Behavior of e constant in exponents

  • Thread starter mathor345
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  • #1
mathor345
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Homework Statement



differentiate

[tex]y = t^{5-e}[/tex]

Homework Equations



Power rule

The Attempt at a Solution



[tex]u = (5 - e)[/tex]

[tex](u)t^{u - 1}[/tex]

= [tex](5 - e)t^{4-e}[/tex]

Is this a correct usage? I'm not sure if there are any equations regarding this, but since e is a constant this should be correct right?
 

Answers and Replies

  • #2
SammyS
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Yes. That's correct for u being a constant.
 
  • #3
Char. Limit
Gold Member
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22

Homework Statement



differentiate

[tex]y = t^{5-e}[/tex]

Homework Equations



Power rule

The Attempt at a Solution



[tex]u = (5 - e)[/tex]

[tex](u)t^{u - 1}[/tex]

= [tex](5 - e)t^{4-e}[/tex]

Is this a correct usage? I'm not sure if there are any equations regarding this, but since e is a constant this should be correct right?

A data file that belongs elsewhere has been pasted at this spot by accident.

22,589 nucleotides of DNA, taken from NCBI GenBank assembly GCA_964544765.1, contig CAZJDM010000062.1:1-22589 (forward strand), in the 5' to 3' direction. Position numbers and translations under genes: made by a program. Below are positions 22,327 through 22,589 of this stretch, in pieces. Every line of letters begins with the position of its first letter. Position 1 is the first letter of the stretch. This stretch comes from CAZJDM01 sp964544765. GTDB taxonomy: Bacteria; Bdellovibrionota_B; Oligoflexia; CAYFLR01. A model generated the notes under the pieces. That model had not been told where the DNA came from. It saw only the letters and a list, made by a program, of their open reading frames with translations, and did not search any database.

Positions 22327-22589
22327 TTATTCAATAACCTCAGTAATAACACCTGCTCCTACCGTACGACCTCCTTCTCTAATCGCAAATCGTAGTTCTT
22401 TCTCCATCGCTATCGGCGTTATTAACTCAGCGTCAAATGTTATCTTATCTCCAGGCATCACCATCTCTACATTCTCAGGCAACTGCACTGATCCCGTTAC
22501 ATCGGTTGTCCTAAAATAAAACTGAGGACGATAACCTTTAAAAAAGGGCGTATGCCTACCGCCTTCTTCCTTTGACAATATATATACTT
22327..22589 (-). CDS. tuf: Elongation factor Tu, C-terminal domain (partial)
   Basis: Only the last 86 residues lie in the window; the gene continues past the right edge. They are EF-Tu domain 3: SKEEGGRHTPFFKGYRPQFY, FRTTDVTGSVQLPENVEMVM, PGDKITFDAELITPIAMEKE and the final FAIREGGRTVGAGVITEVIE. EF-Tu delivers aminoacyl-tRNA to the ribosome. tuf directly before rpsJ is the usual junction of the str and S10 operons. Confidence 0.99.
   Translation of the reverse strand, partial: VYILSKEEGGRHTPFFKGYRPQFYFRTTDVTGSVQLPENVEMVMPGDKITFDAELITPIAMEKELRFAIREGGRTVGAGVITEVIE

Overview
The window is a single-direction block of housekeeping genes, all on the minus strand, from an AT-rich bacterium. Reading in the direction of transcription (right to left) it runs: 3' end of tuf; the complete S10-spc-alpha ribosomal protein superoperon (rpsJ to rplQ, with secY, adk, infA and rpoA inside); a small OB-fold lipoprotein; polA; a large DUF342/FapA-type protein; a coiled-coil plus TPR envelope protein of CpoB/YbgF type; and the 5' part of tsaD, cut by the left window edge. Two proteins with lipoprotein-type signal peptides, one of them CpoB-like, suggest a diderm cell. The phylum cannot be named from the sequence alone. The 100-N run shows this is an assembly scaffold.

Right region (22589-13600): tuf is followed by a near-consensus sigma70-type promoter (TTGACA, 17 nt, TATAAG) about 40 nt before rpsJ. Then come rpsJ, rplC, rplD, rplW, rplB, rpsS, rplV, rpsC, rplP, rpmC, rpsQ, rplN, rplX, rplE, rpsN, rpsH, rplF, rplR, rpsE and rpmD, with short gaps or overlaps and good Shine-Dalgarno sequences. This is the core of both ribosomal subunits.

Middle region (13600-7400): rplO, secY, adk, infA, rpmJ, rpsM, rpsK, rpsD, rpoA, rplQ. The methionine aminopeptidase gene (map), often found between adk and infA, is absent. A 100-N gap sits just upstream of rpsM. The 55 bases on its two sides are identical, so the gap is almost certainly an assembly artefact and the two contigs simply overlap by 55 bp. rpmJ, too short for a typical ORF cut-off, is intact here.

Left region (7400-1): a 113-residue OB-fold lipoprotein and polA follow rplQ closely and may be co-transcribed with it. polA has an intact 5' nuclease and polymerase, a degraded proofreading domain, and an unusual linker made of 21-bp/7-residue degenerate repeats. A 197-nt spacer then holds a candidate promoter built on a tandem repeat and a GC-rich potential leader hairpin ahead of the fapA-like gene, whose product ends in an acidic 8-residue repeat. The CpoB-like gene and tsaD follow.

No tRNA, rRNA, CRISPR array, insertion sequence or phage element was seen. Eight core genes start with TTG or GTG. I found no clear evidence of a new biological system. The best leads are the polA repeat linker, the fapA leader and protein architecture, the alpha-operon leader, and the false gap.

Yeah, that'll work.
 
  • #4
mathor345
16
0
Thank you.
 
  • #5
36,311
8,281

Homework Statement



differentiate

[tex]y = t^{5-e}[/tex]

Homework Equations



Power rule

The Attempt at a Solution



[tex]u = (5 - e)[/tex]

[tex](u)t^{u - 1}[/tex]

= [tex](5 - e)t^{4-e}[/tex]

Is this a correct usage? I'm not sure if there are any equations regarding this, but since e is a constant this should be correct right?
The mechanics are all right, but you haven't made it clear what you're doing, which is finding dy/dt. Your notation isn't helpful at all, with u mixed in with y and t.

This is how I would do it:

y = t5 - e
==> dy/dt = (5 - e)t5 - e - 1 = (5 - e)t4 - e
 

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